## 17 October 2017

### Automotive Ethernet Compliance: Tests in Detail (Part IV)

 Figure 1: The specified pass/fail mask for the transmitter power spectral density test
We've been making our way through a detailed accounting of the compliance tests for Automotive Ethernet, and in our last post, we covered the distortion test. Now we'll wrap up the tour of the compliance test suite with the test of transmitter power spectral density.

## 12 October 2017

### Automotive Ethernet Compliance: Tests in Detail (Part III)

 Figure 1: This depicts the setup for the Automotive Ethernet transmitter distortion test
Among the compliance tests specified for Automotive Ethernet in the 100Base-T1 spec, none is more complex to set up than the test for transmitter distortion. As with the transmitter timing slave jitter test described in an earlier post, it requires access to the DUT's transmit clock (TX_TCLK).

## 19 September 2017

### Automotive Ethernet Compliance: Tests in Detail (Part II)

 Figure 1: Testing transmitter timing master jitter entails creating a track of TIE measurements
We've begun our deep dive into the subject of Automotive Ethernet compliance testing. In our last post, we covered the first two of seven tests: maximum transmitter output droop and transmitter clock frequency. Let's now look at transmitter timing jitter in master and slave modes.

## 13 September 2017

### Automotive Ethernet Compliance: Tests in Detail (Part I)

 Figure 1: Maximum transmitter output droop should not exceed the specified maximum of 45%
We've looked in past posts at the basics of Automotive Ethernet compliance test, the five test modes, and an overview of the test setup. Now it's time to begin examining the physical-layer electrical tests in detail. As we've mentioned, there are a total of seven of these tests (six for BroadR-Reach and 100Base-T1 and one for the latter only).

## 08 September 2017

### Automotive Ethernet Compliance: Test Setup Overview

 Figure 1: Typical test setup for Automotive Ethernet PMA compliance test
Our last post, an overview of the five test modes for Automotive Ethernet electrical compliance testing, prepared us for a deeper look at the compliance tests themselves. But before diving into details on the differential electrical compliance tests for Automotive Ethernet, be it BroadR-Reach or 100Base-T1, it might be helpful to take a look at the setup for this endeavor.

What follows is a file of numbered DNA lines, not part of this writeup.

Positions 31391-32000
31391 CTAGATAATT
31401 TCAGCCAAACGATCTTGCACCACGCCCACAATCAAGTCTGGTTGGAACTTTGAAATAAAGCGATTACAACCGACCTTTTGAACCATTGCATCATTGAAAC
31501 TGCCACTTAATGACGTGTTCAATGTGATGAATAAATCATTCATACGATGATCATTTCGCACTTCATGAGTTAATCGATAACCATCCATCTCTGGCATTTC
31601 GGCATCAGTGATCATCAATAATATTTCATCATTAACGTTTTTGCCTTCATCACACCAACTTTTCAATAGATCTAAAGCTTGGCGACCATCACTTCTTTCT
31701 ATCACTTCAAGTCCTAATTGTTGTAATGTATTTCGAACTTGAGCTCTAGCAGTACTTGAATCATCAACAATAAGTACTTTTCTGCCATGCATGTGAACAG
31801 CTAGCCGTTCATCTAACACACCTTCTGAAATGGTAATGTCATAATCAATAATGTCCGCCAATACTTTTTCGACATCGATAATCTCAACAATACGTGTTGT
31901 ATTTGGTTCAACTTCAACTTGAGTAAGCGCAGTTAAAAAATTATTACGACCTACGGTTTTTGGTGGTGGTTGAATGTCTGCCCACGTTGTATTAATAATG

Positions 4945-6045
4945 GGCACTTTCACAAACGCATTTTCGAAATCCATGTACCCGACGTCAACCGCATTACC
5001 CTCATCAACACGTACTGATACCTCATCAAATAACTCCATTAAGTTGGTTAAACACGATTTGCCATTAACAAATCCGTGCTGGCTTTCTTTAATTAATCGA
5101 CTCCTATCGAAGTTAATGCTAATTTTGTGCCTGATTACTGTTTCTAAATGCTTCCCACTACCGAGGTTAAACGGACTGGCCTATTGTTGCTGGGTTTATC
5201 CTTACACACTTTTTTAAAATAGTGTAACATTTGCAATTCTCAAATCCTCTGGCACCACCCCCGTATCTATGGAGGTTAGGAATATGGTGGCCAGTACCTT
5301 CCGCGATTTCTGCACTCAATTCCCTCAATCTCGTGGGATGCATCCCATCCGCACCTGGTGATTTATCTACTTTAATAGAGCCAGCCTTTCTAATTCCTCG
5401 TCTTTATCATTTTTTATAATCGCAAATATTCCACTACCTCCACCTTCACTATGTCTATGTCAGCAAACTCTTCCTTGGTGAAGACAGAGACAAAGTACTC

## 30 August 2017

### Automotive Ethernet Compliance: The Five Test Modes

 Figure 1:Automotive Ethernet electrical compliance test is defined at the connector of the transmitter
Following up on our introduction to Automotive Ethernet compliance testing, let's move on to an overview of the five test modes that comprise the compliance test suite for the 100Base-T1 protocol. The test modes allow for a common pattern to test stressful conditions across all devices. Testing in this fashion offers the best possible odds for achieving true interoperability.

## 24 August 2017

### Introduction to Automotive Ethernet Compliance Testing

As with most any networking scheme, Automotive Ethernet is subject to standardization to ensure that the various components of a given system reliably pass signals among themselves. Where there is a standard for a protocol, there must also be testing for compliance with that standard. This will be the first in a series of posts detailing compliance test of the Physical Media Attachment (PMA) aspect of the Automotive Ethernet standard.

## 17 August 2017

### Back to Basics: Metrology

Some sciences are more obscure than others; these may be of interest and importance to relatively few. The term “metrology” may leave even some science geeks scratching their heads, but for those in the test and measurement arena, metrology is an extremely critical area of scientific endeavor.